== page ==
Long time coming. The water at Lake Mead has been slowly falling for years. In 2015, CNN went to see St. Thomas, a former town of 500 people that was bought out by the government and submerged under 60 feet of water for the sake of Lake Mead. St. Thomas emerged from the depths as the water lowered. And kept lowering.
The 2000 vs. 2021 image comparison is incredible.
Remember, 40 million people living across seven Western states and Mexico get their water from the Colorado River system.
The entire West is dry. CNN’s climate team put together three maps to bring perspective to the historic drought.
The current drought map shows the 88% of the Western part of the country in some shade of red and the East almost entirely unfazed.
The upcoming rainfall outlook is just as grim, suggesting there will be no relief out West. And a look at stream and river flow demonstrates a lack of water moving across the region.
They could have added a fourth with this heat map as the West bakes in record temperatures.
Decades of drought. The Intermountain West — between the Rockies, the Cascades and the Sierra Nevada Mountains — has technically been in a drought for decades, since 2000. It’s a vicious cycle: Hot weather leads to drought, and drought leads to hot weather.
What makes a drought “exceptional?” It’s interesting to look at what goes into these maps, which are quite alarming with all the deep red. The data is maintained by the University of Nebraska-Lincoln in partnership with government agencies. They have very specific criteria that’s unique to each state for delineating between “extreme drought” and “exceptional drought.”
The criteria they list for “exceptional drought” in California is not far from apocalyptic:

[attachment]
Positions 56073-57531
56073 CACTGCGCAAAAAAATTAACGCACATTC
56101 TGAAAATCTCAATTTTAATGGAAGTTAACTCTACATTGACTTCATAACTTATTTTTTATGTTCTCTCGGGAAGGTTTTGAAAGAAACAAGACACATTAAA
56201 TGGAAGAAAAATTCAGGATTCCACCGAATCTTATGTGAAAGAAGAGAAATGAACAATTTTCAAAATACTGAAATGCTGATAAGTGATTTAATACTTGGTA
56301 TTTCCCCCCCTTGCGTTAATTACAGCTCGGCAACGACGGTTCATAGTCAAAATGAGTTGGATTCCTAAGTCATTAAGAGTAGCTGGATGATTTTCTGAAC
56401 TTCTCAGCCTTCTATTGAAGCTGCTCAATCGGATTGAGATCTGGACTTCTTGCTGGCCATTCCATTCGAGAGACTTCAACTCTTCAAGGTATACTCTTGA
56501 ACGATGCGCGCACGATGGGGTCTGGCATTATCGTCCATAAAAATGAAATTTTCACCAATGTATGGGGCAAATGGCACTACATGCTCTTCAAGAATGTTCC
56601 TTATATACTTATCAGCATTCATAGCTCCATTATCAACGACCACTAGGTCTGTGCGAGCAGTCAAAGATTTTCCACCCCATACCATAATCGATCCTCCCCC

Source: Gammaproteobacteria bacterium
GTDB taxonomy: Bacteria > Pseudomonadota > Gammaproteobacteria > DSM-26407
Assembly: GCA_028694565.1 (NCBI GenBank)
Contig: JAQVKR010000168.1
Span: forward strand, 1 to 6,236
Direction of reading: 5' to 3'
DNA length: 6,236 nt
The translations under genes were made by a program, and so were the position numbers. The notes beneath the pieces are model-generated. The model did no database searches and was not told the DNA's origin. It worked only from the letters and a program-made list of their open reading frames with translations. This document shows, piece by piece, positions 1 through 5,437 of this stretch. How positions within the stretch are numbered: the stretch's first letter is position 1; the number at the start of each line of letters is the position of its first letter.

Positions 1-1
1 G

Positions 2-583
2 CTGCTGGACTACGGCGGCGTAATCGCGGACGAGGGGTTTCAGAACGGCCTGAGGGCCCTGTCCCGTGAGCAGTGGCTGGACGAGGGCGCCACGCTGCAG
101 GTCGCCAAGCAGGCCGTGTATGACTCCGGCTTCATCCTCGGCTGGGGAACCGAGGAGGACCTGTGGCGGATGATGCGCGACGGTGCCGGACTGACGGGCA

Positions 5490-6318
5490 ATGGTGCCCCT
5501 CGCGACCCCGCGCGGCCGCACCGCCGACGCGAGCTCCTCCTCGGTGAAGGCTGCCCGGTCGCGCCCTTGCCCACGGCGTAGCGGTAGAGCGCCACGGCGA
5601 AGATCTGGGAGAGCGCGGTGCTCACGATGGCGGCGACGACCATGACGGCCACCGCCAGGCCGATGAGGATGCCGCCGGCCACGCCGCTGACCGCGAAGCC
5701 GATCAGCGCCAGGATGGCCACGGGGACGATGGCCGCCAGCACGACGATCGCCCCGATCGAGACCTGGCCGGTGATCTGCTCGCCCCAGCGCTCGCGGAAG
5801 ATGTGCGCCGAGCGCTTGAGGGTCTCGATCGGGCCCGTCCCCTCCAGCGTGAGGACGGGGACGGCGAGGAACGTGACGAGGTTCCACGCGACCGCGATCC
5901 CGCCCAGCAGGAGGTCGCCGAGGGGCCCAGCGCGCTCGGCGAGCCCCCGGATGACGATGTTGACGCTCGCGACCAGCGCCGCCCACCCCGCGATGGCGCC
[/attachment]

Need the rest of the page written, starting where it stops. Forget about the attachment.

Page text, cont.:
- Fields are left fallow; orchards are removed; vegetable yields are low; honey harvest is small
- Fire season is very costly; number of fires and area burned are extensive
- Many recreational activities are affected
- Fish rescue and relocation begins; pine beetle infestation occurs; forest mortality is high; wetlands dry up; survival of native plants and animals is low; fewer wildflowers bloom; wildlife death is widespread; algae blooms appear
- Policy change; agriculture unemployment is high, food aid is needed
- Poor air quality affects health; greenhouse gas emissions increase as hydropower production decreases; West Nile Virus outbreaks rise
- Water shortages are widespread; surface water is depleted; federal irrigation water deliveries are extremely low; junior water rights are curtailed; water prices are extremely high; wells are dry, more and deeper wells are drilled; water quality is poor
We know the short-term effects of this drought will be restrictions and new rules. What’s harder to see is the longer-term effects, although it’s a broader look at water and drought that makes the dire predictions of climate refugees fleeing parts of the country that become too hot or arid, or the breakdown of water sharing systems and agreements.
That seems both a long way off as humans turn their attention toward using less water and finding new ways to capture it, store it and reuse it. But those far-fetched predictions seem all too close when the nation’s largest reservoir is literally drying up.